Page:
Believe it or not, summer is truly just around the corner. And along with the privileges it affords, it also comes certain responsibilities.
“Drowning is the second leading cause of death for people between the ages of five and 24,” said SEAPARC Aquatics Programmer Elizabeth Olsen. (The leading cause, according to BC’s Ministry of Health, is motor vehicle crashes.) Living on a seashore town on Vancouver Island adds to our vulnerability. “We’re surrounded by water all the time.”
Knowledge — and its application through skills acquisition — is still one of the best means of empowering the younger members of society. Drowning deaths can be prevented by giving kids the skills that can save their lives.
This is where SEAPARC comes in. They offer Red Cross swim lessons, which are specifically designed to be fun, engaging, and meaningful. These courses, according Olsen, are based on progressive skills building.
“It’s not pass or fail; it’s complete or incomplete,” said Olsen.
Once a skill set is mastered, the student moves on to the next. It’s a subtle difference from the pass/fail approach, in that a student takes as long (or as little) time as they need to establish a base and then move on to the next.
Besides the obvious disaster-prevention benefit of swim lessons, there’s also a list of other life-long advantages. These include fitness benefits, developing confidence, and establishing a lifestyle that includes physical activity. Indeed, Olsen finds families that swim together connect in a very wholesome way.
A key contributor to their teaching success is directly correlated to SEAPARC’s success in employing and retaining instructors.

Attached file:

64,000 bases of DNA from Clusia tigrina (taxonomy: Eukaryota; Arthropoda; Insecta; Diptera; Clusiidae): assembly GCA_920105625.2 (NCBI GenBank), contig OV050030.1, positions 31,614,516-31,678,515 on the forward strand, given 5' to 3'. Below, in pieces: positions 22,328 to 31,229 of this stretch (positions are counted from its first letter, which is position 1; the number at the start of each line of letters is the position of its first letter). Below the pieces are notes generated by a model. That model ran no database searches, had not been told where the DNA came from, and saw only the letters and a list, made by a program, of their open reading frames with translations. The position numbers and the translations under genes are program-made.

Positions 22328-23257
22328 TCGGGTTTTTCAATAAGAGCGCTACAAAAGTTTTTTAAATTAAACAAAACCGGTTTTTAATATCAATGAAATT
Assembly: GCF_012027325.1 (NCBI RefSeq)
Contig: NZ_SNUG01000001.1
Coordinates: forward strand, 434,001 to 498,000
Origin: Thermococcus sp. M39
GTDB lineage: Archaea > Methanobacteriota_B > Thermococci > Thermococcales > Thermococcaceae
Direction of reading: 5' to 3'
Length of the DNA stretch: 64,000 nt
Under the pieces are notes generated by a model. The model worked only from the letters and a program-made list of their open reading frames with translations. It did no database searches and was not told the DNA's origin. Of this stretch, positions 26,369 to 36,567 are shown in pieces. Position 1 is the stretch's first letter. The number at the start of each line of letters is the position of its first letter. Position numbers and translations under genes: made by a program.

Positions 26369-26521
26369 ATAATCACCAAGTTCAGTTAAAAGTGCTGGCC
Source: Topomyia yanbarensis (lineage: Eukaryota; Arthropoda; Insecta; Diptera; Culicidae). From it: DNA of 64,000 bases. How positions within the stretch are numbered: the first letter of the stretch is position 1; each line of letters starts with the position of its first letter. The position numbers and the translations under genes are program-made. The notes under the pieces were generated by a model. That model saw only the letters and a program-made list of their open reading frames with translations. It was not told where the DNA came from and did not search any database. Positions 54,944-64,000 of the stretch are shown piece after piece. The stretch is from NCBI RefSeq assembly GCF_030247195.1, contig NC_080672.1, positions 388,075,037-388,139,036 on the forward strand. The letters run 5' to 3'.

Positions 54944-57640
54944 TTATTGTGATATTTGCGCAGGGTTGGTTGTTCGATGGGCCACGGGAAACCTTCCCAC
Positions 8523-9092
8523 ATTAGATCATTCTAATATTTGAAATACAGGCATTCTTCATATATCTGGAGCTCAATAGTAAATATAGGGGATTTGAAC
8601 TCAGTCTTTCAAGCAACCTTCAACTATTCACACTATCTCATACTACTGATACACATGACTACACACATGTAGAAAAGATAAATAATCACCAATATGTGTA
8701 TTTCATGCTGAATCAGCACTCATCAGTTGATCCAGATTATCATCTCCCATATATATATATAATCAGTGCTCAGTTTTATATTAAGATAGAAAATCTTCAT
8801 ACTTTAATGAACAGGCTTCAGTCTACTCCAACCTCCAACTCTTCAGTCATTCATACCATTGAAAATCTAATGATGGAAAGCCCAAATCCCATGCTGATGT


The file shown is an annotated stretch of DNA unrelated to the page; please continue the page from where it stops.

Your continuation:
Their staff is highly qualified and well trained, and most importantly, extremely skilled in what they do, and extremely connected to why they do it.
“We have an extremely strong team here,” said Olsen. “The staff are staying, they are happy, they’re wanting more hours.”
In aquatics, she explains, it’s a revolving door. The current staff retention with the swimming instructors at SEAPARC is unusual. And, in watching Olsen speak about her team, it’s obvious the instructor team at SEAPARC is a visible source of pride.
“Sometimes I wish I could mic what the instructors are saying … to the parents sitting out there,” said Olsen, proud of the calibre the instructors’ team brings to the pool. “Because when I walk by and I hear the way they are talking to the kids and (see) the engagement” she is delightfully impressed.
Safety begins with knowledge; knowledge dominos into confidence and ability. And that knowledge can be acquired at SEAPARC, for kids as young as four-months-old. In addition, in the classes that mandate adult participation (like the Starfish class), there is also accidental learning by the adults, intentionally incorporated by the Red Cross program.
Water safety is one of the main reasons for taking swimming lessons.
For adults, it’s about recognizing the inherent risks of combining drinking and foolish bravado with water activities.
For parents, it’s about practicing the behaviour you want your children to learn, recognizing the signs of drowning, and knowing what you can do to help.
For children, it’s about knowing how to keep your head out of the water, be it through swimming, floating, or wearing a life jacket. And since most children don’t own credit cards and are not old enough to sign off on their activities — adult engagement is required.
According to Olsen, these classes fill up quickly. With the number of students steadily increasing, the team of swim instructors are currently helping 703 students master a range of water-based skills.
If you wish to guarantee a spot for you and/or your child(ren), book early. The Spring season begins the week after Spring Break, but by then it may be too late. Consider committing to the summer season, which begins in May. And, if you really want to beat the rush, think about registering in April.
SEAPARC offers a LIFE (Leisure Involvement for Everyone) Program, which offers free or reduced fee options for a range of activities. It is designed to provide no cost and low-cost recreation opportunities for individuals and families on limited incomes. Individuals and families who live in Sooke or Juan de Fuca Electoral Area whose combined gross family income per household falls within or below the “Low Income” levels recognized by Statistics Canada may apply.